Special Issue "Endocrine Disruptor Chemicals and Estrogenic Activity in the Context of Health Risk Assessment"

A special issue of International Journal of Environmental Research and Public Health (ISSN 1660-4601). This special issue belongs to the section "Environmental Health".

Deadline for manuscript submissions: 28 February 2021.

Special Issue Editors

Prof. Dr. Tiziana Schilirò
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Guest Editor
Department of Public Health and Pediatrics, University of Torino, Piazza Polonia 94, 10126 Torino, Italy
Interests: endocrine disruptors; estrogenic activity; E-screen; gene reporter assay; particulate matter; air pollution; PM10; PM2.5; biomonitoring; effect based monitoring tools; mutagenicity; genotoxicity; comet assay; Ames test; risk assessment; health risk assessment
Dr. Giovanna Di Nardo
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Guest Editor
Dipartimento di Scienze della Vita e Biologia dei Sistemi, Università degli Studi di Torino, 10123-Torino, Italy
Dr. Cinzia La Rocca
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Guest Editor
Toxicology Unit, Center for Gender-Specific Medicine, Istituto Superiore di Sanità, Viale Regina Elena, 299, 00161 Rome, Italy
Prof. Dr. Giovanna Cristina Varese
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Guest Editor
Department of Life Sciences and Systems Biology, University of Turin, viale Mattioli, 25, 10125 Torino, Italy
Interests: mycology, microbial interactions, ex situ conservation, biobanks, bioremediation, ecotoxicology, circular economy

Special Issue Information

Dear Colleagues,

The World Health Organization defines endocrine-disrupting chemicals (EDCs) as “exogenous substances or mixtures that alter function(s) of the endocrine system and consequently cause adverse health effects in an intact organism, or its progeny, or (sub) populations”. EDCs are a highly heterogeneous group of natural and synthesized chemicals, which are ubiquitous in the environment. Human exposure to them occurs through different ways, such as inhalation, ingestion of contaminated food and/or water, and dermal contact by the use of personal care products.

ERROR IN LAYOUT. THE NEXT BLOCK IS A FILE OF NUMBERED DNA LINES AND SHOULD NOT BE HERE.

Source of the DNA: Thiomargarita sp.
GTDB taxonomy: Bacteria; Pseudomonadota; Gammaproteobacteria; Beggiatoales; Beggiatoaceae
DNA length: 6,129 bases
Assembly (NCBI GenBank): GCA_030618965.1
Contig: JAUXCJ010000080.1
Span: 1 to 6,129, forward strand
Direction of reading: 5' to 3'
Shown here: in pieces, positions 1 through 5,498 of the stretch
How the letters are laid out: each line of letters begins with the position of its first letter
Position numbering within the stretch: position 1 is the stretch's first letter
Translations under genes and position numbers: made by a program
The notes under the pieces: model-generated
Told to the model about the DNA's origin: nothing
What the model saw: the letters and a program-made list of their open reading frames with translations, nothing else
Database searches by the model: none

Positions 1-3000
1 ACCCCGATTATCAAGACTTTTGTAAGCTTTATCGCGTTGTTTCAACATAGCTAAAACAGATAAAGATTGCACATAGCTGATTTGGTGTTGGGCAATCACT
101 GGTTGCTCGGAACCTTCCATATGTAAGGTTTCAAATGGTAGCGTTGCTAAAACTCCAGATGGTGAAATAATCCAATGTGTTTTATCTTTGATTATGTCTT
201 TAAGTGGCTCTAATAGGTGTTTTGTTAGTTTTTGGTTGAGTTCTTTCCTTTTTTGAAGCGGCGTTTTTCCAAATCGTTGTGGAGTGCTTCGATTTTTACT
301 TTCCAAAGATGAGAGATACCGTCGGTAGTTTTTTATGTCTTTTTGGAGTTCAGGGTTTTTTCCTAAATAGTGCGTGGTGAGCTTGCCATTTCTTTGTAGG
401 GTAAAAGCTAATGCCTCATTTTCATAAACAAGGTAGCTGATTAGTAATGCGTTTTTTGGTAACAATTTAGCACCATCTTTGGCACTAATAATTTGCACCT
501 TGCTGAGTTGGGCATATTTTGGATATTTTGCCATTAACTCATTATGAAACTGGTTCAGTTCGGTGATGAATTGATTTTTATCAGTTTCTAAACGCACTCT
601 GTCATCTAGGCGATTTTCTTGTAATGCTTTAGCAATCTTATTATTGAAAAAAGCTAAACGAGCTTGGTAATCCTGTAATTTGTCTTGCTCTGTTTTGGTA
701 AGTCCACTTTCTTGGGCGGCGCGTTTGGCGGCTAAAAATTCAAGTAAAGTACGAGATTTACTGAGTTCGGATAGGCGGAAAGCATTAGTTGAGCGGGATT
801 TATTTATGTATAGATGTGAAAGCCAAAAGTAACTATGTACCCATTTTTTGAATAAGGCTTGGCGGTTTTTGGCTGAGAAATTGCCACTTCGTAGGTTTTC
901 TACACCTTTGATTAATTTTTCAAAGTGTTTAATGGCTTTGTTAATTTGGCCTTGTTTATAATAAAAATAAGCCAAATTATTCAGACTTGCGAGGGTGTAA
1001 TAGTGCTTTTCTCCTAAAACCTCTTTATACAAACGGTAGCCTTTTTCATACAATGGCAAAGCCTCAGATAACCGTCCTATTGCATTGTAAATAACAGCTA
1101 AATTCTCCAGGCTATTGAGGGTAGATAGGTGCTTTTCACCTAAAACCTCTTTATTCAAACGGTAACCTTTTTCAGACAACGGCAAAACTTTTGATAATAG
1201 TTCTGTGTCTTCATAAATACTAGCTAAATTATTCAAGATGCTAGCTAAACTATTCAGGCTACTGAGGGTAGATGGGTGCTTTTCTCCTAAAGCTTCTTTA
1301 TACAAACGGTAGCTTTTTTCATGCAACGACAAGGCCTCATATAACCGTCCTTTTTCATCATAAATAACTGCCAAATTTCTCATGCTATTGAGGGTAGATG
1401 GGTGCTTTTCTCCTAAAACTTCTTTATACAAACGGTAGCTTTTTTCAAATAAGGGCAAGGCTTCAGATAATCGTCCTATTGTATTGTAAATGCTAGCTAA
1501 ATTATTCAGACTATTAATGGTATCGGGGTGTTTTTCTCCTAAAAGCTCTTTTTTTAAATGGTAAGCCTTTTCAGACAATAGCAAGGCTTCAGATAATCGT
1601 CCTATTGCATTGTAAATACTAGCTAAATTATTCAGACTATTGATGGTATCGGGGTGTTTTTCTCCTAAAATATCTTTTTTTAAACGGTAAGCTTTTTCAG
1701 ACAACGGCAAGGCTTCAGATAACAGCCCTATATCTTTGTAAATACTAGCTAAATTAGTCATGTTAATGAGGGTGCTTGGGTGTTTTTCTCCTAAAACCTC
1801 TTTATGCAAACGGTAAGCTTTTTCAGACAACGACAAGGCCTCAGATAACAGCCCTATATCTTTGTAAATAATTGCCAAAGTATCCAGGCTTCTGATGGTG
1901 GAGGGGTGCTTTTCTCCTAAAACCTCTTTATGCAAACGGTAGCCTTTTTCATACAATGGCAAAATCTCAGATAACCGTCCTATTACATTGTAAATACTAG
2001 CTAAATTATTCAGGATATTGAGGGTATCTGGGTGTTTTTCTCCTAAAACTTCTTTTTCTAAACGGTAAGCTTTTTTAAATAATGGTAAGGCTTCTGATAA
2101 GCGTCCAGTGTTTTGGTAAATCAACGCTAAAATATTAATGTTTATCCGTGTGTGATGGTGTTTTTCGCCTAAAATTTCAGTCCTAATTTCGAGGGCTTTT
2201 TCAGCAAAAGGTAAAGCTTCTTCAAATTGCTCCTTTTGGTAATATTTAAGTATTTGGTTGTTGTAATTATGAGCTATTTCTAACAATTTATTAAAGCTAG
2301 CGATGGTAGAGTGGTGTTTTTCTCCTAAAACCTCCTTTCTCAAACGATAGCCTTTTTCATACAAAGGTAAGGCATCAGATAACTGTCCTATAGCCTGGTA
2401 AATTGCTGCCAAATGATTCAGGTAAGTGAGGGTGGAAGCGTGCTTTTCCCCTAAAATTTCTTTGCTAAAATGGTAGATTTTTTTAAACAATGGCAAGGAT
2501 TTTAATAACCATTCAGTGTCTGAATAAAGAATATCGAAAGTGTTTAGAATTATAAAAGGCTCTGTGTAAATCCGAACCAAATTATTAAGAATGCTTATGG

EDCs can alter the functions of different natural hormones; they can act directly on hormone receptors as agonists or as antagonists or indirectly interfering with synthesis, transport, metabolism, and excretion of hormones. Exposure to low doses of EDCs is enough to induce effects, and the exposure during specific life time periods can induce permanent adverse effects.

Traditional assessment of EDCs, based on identifying and quantifying individual chemicals, has some limitations: it is performed considering specific known substances and cannot quantify the effect of unknown or unconsidered compounds, and the cumulative effects of a mixture cannot be directly concluded from individual EDC levels as synergistic/antagonistic interactions are not considered. In addition to the chemical assessment, biological monitoring represents a key element. It is performed through effect-based tools which are able to evaluate the total effect induced by numerous, bioavailable chemicals with the same mechanism of action. In particular, the estrogenic activity of environmental or biological samples has been proposed and utilized as an EDC exposure biomarker.